Sunday, October 1, 2017

Progress is slow if you ignore the past

I have just returned from spending my Sunday at the 1st day of the 21st Danish GOTO conference (not all of them were named GOTO, there has been some name changes over the years).

As expected, it was a great day, with some great talks - if you want to see my running commentary on those talks, go look at my Twitter stream @kriswager

Most of the talks I attended were great, but I especially enjoyed the keynote Engineering You by Martin Thompson, and Dan North's talk Beyond Developer, both of which focused on how software engineers/developers should expand their knowledge and become better programmers.

Both of these talks started out by looking back at the roots of the field. Dan North took us all the way back to Ada Lovelace:
Martin Thompson, on the other hand, only took us back to 1967, where "software engineer" was coined. He spent some time on the 1968 Software Engineering conference sponsored by the NATO Science Committee, where many of the issues raised, and experiences expressed, would fit well into a conference today.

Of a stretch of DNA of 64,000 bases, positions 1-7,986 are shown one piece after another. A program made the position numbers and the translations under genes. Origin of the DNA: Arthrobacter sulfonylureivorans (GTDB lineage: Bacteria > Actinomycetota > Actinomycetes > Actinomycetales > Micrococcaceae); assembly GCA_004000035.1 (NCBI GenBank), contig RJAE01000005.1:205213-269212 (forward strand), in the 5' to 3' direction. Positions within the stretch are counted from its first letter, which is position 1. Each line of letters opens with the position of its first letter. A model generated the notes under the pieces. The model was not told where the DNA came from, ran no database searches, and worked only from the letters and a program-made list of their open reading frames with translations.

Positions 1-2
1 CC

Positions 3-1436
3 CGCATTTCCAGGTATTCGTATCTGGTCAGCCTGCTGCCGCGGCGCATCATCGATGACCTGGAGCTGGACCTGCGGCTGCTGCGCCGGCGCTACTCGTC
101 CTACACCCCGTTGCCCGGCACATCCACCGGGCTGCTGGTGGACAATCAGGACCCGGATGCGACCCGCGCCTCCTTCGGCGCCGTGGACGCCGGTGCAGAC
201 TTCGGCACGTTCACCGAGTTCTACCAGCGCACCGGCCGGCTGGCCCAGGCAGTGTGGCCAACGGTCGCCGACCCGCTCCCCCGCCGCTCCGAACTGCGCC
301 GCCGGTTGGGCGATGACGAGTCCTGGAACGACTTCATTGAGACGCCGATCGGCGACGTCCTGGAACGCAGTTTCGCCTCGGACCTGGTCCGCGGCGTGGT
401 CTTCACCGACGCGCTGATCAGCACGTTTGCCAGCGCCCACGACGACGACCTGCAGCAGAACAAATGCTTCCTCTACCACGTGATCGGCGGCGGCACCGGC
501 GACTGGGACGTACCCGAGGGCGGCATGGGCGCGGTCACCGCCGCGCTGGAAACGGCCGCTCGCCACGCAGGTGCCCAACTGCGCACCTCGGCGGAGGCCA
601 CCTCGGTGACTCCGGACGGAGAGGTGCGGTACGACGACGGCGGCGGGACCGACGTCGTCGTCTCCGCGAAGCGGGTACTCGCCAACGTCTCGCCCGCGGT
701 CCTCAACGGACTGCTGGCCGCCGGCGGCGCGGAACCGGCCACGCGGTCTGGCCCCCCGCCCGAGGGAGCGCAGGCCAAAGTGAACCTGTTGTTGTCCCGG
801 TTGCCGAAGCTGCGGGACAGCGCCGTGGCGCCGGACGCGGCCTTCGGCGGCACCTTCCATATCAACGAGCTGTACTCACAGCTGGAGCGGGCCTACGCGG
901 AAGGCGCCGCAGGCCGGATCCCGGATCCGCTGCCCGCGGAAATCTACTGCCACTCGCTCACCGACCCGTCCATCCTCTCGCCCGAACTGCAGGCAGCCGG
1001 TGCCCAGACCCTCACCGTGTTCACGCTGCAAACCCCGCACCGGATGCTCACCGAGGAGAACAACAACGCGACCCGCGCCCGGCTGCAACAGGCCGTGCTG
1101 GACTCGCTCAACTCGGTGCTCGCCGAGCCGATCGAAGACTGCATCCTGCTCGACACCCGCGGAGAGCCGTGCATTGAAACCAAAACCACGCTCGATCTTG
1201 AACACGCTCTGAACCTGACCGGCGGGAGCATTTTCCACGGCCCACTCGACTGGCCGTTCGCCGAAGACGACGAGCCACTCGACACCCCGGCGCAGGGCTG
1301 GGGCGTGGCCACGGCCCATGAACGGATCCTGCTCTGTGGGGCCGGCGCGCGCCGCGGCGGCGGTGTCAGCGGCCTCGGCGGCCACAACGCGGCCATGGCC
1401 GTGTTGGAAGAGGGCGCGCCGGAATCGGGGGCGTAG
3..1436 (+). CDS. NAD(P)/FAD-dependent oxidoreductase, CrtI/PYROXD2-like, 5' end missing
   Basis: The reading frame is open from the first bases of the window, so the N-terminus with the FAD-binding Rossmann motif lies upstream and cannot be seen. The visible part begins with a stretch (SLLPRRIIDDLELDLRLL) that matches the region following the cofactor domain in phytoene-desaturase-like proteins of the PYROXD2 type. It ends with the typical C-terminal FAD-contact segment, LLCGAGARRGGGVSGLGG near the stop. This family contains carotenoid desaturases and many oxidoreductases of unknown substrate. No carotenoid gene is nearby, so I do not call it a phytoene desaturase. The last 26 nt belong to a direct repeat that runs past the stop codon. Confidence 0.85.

The above tweet only shows one of Martin Thompson's examples from the conference.

While it is easy to despair over how little progress that has been over the last 50 years, I think it is probably better to think about it this way: while our methodologies change, the problems we face are the same, and it makes sense to look at what people did in the past, to see if they have solved problems we face today.

A lot of people tend to think of pre-Agile days as a period of endless, mostly failing, waterfall projects, but the truth is, that this generally wasn't the case in the early days, and probably wasn't as common later, as legend makes it sound.

It is worth remembering that back in the early days of the field, people were not only building programs, they were also building the tools (e.g. compilers) they needed in order to build programs. These tools have evolved since then, but they are still based on the same solutions that we base our tools on today. Why should solutions to organizational problems be any different?

Disclosure: This blogpost mentions the GOTO Copenhagen 2017 conference. As a blogger who blogs about that conference, I get a free ticket from the organizers. The organizers don't dictate what I write about, and don't have any say about the content of the posts. 

No comments:

Post a Comment

If the post is more than 14 days old, your comments will go into moderation. Sorry, but otherwise it will be filled up with spam.